Tuesday, 26 May 2009 - 6:04 pm


Last night, Ben drew me aside to quietly hand me a bombshell. I didn’t know what to do with it, of course; I still don’t.

He’s been quiet since he came out of his room, withdrawn like he’s been ever since he got sick. I thought it was just because he was ill, but now I’m not so sure.

He had to leave, he said. He had to go find Hugh – his sister’s husband, the one that left her and never came back. He had to find out what happened to him; he had to know why his sister was left alone to despair and die, with his beautiful little nephew. He needed to find some answers.

I couldn’t believe what I was hearing. All this time, all this fighting to stay alive and for him to stay with us, and now that he’s getting better, he wants to leave. I understood his reasons, I could comprehend them, but they sounded false to my ears. My brain was too busy filling up his words with other meanings.

Was it me? Did I do something wrong? (I’d try to make it up to him, whatever it was.) Was he afraid of making us sick? (Because it was way too late by now, if that was likely.) Was he better at all, if he thought that going on his own was safe? (Maybe he better lie down again.) Did he really think that we wouldn’t go with him, if he needed to do this?

No, he said. He couldn’t ask us to come, and it would be safer if he went alone. He’d be able to move faster on his own. Without us.

“I’ll come back, Faith,” he said, putting a chilled hand to my cheek. The gesture grabbed me by the heart and I swallowed painfully, feeling cracks forming. “I know where you’re headed. Once I have this figured out, I’ll catch up.”

Don’t go. I begged him, but he was stone. We need you, we all need you. I need you. Don’t leave me.

I don’t think I’ve ever seen Ben change his mind about something once it’s made up. The thing is, he always agreed with me before.


I started to cry and he hugged me awkwardly, kissed me on the cheek. I tried for more, in case that might make him stay, but he pulled away and picked up his pack. The crack in my heart widened a little bit further.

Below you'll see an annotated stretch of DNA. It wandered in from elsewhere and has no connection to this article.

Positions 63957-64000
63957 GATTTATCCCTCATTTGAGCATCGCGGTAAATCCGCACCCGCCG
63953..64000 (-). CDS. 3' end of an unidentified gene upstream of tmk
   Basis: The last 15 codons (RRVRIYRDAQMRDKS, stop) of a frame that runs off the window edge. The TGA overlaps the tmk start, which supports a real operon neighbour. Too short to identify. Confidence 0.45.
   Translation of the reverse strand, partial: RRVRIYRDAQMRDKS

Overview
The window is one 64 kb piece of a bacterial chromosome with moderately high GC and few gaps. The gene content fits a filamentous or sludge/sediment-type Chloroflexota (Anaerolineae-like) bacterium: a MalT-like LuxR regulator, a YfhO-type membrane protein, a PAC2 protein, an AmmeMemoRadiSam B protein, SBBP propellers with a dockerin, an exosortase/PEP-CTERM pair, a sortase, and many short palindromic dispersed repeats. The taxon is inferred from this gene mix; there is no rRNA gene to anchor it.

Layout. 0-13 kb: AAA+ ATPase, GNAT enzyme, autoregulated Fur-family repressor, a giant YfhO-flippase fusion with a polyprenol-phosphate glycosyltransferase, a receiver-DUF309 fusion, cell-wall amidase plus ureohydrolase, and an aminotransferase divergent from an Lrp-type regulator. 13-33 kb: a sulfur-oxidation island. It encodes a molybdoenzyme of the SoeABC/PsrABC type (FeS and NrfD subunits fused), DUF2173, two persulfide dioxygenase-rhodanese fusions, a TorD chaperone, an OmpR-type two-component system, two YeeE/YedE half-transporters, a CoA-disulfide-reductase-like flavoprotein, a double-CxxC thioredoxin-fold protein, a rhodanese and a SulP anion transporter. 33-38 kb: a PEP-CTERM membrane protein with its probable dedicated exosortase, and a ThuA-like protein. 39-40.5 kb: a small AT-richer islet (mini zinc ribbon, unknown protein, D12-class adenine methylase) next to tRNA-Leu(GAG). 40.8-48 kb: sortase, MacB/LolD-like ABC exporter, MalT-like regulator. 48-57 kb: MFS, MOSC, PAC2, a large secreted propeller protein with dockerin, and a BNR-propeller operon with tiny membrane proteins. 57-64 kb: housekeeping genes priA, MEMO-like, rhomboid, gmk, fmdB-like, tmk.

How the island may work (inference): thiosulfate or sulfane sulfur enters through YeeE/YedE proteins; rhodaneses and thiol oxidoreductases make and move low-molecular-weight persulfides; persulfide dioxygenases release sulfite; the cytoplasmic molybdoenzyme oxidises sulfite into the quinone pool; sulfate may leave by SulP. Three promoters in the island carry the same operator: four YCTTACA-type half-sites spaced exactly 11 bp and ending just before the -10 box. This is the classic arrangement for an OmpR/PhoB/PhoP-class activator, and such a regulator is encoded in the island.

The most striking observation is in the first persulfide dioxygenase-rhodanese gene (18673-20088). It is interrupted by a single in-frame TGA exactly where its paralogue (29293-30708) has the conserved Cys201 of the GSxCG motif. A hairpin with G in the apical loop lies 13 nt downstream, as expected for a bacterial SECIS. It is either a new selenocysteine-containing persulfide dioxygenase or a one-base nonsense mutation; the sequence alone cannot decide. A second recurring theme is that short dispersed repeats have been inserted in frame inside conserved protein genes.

Now?” I asked him. “You’re leaving now?”

“Yes. I’ll be back, Faith.” He made me promises I couldn’t absorb while I was wondering how I was ever going to tell the others.

I begged him not to go, pride all shrivelled and forgotten. He looked at me with regret and then left by a back door. The rain had stopped and it was thick darkness outside. I didn’t know what to do. I wanted to run after him and drag him back physically; I wanted to scream at him for doing this. It hurt so much I didn’t know how to breathe any more, and the air outside swallowed him, leaving me staring at the black hole of the doorway.


Thorpe found me like that, tears streaming down my cheeks. I don’t know how many times he asked me what was wrong, what had happened, before I heard him. I tried to tell him, I tried to explain, but it all curdled in my throat until all I could throw up were broken phrases and choking sobs. He asked me if Ben was dead, shook me until more words tumbled out. I think he got enough to understand, because he stopped asking.

He was the closest chest, so I buried myself in it. He was awkward about it, but I couldn’t care about that just then. I was useless for anything except seeking comfort, even when the others started trickling in, wondering what was going on. I couldn’t hear what he told them; it was all a blur, swirling around my swell of pain.

Someone touched my hair – I think that was Matt, the gesture felt familiar – and Thorpe handed me off to Sally. She sat with me and held me while I cried myself out, until my eyes were hot and my head felt three sizes too big.

Someone else closed and locked the door behind Ben.


We were supposed to get moving today, but it didn’t happen. Dillon spied the shamblers still in the area from his rooftop vantage point, barely a block away, and we didn’t want to chance a meeting with them. I wish we had been able to go; I wish I had anything to do except sit here and think about this.

I miss him. I don’t understand why he had to go alone.

There’s an ache where he used to be.